The other week one of our Crickles members recorded something odd. He was cycling on Zwift (Zwift Fondo Wk1 Wo2), and is a keen cyclist, typically putting in 3-4 sessions per week. It’s ideal for the time-crunched, particularly over winter.
He had been noticing something odd for a while, but he and his doctor had dismissed the symptoms. He would notice that his heart had gone “mad” and that he had to slow down or sometime stop. The symptoms would last for 10 minutes at most. He could then carry on.
In recent months he has been wearing a heart rate chest strap more regularly, but still sporadically, and then this happened:
There was a sudden jump in his heart rate. Most importantly he felt odd with it too. It came at the end of the ride. The heart rate was out of kilter with his power output. It wasn’t “geometric” – that is there was variability in the heart rate. It fell slightly as his power output fell. Naturally he finished the ride.
For all of these reasons, it looked like a genuine heart rhythm problem. So, he got an AliveCor. This is a small device which pairs with a smartphone or tablet and can record a single lead electrocardiogram. You can buy them from the manufacturer, or Amazon.
A few days later, whilst running, his heart rate jumped again, and this time he caught it on the AliveCor:
This shows a supraventricular tachycardia, with a heart rate of 220bpm or so. It’s just gone back to normal at the end of the trace. Although you can’t quite see a “QRS” complex (a sign that the bottom part of the heart, the ventricle, has activated), you can see a pause and a “p wave” (a sign that the top part of the heart, the atrium, has activated).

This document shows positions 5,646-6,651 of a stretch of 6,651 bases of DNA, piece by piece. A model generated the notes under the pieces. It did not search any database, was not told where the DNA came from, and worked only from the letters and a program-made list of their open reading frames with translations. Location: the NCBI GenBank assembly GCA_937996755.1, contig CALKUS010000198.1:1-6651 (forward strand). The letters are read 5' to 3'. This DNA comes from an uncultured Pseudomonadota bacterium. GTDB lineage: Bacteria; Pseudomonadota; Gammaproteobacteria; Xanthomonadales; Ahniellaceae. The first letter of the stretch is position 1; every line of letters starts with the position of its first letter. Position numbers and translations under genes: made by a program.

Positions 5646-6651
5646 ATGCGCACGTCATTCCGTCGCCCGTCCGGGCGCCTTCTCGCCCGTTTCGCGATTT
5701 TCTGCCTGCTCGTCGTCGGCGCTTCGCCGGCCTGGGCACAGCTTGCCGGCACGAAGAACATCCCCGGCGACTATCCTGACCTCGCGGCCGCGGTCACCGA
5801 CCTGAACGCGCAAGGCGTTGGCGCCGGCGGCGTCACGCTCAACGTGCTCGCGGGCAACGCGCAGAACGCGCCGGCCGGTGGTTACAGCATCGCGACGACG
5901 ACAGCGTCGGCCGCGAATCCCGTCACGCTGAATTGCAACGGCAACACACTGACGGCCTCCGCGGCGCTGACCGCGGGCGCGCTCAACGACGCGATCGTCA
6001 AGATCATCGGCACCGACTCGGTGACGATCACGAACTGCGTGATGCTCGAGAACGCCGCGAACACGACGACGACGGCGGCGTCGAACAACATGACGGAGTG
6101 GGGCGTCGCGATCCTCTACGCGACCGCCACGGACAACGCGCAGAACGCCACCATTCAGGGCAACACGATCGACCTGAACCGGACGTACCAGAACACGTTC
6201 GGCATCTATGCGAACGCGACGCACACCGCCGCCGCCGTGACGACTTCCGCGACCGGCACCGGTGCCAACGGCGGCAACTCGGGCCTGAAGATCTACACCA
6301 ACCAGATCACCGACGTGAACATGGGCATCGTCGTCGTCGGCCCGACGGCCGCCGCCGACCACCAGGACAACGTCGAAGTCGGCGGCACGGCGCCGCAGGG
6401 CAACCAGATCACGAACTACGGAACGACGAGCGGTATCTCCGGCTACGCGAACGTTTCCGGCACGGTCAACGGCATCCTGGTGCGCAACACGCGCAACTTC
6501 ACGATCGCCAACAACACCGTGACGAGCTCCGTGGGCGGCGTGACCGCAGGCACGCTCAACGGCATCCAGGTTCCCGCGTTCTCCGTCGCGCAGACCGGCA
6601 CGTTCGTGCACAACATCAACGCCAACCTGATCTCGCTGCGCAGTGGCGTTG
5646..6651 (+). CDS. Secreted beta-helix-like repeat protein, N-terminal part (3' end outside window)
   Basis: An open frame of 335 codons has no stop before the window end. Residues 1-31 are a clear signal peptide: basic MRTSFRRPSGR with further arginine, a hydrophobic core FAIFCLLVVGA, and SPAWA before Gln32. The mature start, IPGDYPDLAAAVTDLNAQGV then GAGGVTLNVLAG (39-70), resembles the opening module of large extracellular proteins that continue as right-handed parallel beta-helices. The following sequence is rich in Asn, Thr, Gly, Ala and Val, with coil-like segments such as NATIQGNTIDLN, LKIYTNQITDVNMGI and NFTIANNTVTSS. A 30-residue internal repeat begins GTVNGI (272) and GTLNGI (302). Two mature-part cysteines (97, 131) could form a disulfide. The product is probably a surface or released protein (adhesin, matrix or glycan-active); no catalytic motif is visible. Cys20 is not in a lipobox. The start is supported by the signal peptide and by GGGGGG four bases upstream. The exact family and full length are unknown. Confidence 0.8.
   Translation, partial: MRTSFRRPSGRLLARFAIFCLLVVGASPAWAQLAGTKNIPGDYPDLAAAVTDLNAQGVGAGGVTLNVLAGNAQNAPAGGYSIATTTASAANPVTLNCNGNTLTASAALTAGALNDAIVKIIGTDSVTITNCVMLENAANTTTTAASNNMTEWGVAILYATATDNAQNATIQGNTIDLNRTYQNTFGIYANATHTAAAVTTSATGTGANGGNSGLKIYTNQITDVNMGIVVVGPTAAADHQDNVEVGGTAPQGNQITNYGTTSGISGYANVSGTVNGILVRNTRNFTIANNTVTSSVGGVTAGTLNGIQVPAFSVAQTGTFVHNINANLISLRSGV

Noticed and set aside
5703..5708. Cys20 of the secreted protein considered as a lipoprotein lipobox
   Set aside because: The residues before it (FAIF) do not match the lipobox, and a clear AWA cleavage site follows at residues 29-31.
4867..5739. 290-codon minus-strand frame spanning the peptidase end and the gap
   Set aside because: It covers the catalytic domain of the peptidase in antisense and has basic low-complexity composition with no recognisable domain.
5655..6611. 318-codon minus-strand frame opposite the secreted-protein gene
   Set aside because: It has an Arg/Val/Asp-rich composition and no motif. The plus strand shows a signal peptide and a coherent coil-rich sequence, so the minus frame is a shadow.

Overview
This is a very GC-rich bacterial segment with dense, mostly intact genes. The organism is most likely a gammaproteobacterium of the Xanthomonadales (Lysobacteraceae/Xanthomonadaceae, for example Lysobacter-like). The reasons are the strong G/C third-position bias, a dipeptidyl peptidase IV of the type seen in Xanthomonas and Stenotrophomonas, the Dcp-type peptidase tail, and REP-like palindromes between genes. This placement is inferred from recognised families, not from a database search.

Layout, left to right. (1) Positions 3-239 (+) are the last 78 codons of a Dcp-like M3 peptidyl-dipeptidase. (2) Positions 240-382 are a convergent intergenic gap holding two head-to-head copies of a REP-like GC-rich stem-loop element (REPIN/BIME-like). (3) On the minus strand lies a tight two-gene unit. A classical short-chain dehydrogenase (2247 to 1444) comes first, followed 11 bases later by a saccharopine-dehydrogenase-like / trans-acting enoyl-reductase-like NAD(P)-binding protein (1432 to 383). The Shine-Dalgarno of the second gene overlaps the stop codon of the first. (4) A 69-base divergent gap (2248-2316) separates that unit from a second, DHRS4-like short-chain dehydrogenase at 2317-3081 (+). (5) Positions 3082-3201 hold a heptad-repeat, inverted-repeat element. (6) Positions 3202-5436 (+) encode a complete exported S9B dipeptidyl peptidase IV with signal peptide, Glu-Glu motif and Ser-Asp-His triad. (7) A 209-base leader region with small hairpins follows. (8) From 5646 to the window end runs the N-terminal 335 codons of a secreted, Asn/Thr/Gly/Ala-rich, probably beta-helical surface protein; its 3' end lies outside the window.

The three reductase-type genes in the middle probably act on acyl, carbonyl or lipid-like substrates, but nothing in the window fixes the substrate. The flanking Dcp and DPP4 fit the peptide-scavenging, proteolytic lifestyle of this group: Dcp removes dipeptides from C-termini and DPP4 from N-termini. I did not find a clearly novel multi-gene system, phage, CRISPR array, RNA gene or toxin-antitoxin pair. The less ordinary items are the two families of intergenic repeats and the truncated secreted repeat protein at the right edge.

This is a common, not life-threatening, rhythm problem. Most people have a single connection between the atria (at the top) and the ventricles (at the bottom, the pumping chambers of the heart). Some people have two (or more), and then, under certain circumstances, the electrical signals can pass down one of the connections and back up the other, looping round in a small circuit and stimulating the heart to go quickly. This is technically known as an atrio-ventricular (nodal – if the pathways are in a structure called the atrio-ventricular node) re-entrant tachycardia. In this case, it’s most likely that both connections in the node.
The definitive treatment is an electrophysiology study and ablation. This maps out the pathways and burns or freezes one of them. It has a good success rate, and is usually curative (about 90-95%), and a low (but not zero) complication rate.
He is on the list for this procedure (thanks Graham!), and in the meantime is on a drug called flecainide, as he will have to wait a little while. The drug is working. But drugs aren’t ideal when there is a procedure that can cure the situation.
The irony is that it’s my son. I never thought that when we started this project, the work would help me directly.
Good luck to those running the marathon today. I’m out for a ride. With my son. It will be his longest to date at 100K. I’ll be honest to say I am a little nervous.